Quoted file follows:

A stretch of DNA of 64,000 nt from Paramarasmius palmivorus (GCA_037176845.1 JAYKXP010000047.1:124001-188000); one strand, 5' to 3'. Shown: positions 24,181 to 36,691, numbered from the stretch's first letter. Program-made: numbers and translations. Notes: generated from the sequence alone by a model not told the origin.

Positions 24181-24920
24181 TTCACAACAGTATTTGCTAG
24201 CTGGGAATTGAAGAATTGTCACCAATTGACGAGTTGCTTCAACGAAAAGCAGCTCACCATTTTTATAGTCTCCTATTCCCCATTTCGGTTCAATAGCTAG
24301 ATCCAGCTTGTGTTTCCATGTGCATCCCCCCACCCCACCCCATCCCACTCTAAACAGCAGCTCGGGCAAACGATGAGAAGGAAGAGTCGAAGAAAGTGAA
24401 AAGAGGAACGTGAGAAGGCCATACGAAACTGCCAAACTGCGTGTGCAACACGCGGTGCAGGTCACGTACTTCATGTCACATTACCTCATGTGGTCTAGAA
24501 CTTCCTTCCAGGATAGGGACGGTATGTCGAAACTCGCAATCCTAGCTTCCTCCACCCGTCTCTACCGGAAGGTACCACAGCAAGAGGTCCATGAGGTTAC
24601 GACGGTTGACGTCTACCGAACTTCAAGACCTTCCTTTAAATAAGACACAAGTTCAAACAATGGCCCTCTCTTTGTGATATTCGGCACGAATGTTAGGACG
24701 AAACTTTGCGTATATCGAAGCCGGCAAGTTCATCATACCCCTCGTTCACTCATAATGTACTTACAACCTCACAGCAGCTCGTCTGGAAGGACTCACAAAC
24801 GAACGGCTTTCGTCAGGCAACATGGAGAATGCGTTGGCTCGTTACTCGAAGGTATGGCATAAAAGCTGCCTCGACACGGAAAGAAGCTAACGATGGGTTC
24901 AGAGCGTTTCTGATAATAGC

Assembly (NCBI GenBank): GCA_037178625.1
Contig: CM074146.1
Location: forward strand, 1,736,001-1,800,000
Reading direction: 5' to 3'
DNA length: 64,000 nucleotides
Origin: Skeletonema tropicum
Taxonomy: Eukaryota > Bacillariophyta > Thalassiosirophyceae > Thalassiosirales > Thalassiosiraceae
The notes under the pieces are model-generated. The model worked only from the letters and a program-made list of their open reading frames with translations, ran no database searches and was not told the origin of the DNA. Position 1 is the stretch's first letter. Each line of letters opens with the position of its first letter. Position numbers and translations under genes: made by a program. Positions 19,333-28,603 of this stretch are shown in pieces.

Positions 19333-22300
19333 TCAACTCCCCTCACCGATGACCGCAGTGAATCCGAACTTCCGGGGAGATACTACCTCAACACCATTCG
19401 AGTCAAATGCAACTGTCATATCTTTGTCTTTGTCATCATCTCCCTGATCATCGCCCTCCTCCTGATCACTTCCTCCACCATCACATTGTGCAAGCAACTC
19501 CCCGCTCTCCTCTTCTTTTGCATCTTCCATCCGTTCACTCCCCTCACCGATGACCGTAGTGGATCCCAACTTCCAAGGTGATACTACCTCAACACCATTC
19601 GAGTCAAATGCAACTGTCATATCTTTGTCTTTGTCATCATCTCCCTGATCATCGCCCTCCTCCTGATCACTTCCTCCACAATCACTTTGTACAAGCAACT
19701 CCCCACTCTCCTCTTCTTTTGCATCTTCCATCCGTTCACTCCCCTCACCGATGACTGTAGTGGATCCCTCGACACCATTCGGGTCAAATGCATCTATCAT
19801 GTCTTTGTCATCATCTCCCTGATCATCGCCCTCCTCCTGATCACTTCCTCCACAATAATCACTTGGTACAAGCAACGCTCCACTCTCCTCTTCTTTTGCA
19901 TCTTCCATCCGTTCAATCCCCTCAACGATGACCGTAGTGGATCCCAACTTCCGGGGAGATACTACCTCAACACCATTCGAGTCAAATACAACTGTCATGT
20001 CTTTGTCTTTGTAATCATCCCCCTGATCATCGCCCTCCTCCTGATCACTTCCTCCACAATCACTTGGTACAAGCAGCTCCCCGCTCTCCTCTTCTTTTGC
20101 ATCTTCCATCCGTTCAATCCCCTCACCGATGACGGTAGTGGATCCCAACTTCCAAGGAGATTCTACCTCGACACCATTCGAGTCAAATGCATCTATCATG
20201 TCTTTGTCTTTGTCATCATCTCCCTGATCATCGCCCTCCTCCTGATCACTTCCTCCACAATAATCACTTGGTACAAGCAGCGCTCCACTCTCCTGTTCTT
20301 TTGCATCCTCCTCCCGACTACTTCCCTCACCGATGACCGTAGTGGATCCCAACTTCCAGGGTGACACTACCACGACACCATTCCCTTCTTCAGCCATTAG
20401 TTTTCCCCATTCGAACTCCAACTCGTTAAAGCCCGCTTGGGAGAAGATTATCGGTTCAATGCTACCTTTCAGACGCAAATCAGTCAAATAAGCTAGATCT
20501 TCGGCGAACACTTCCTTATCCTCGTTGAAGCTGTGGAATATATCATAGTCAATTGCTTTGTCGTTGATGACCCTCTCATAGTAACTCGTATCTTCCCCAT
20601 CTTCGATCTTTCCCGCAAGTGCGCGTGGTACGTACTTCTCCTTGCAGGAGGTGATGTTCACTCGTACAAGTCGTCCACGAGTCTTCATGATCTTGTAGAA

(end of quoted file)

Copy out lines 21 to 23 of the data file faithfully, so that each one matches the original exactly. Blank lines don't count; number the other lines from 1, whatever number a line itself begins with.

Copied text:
19333 TCAACTCCCCTCACCGATGACCGCAGTGAATCCGAACTTCCGGGGAGATACTACCTCAACACCATTCG
19401 AGTCAAATGCAACTGTCATATCTTTGTCTTTGTCATCATCTCCCTGATCATCGCCCTCCTCCTGATCACTTCCTCCACCATCACATTGTGCAAGCAACTC
19501 CCCGCTCTCCTCTTCTTTTGCATCTTCCATCCGTTCACTCCCCTCACCGATGACCGTAGTGGATCCCAACTTCCAAGGTGATACTACCTCAACACCATTC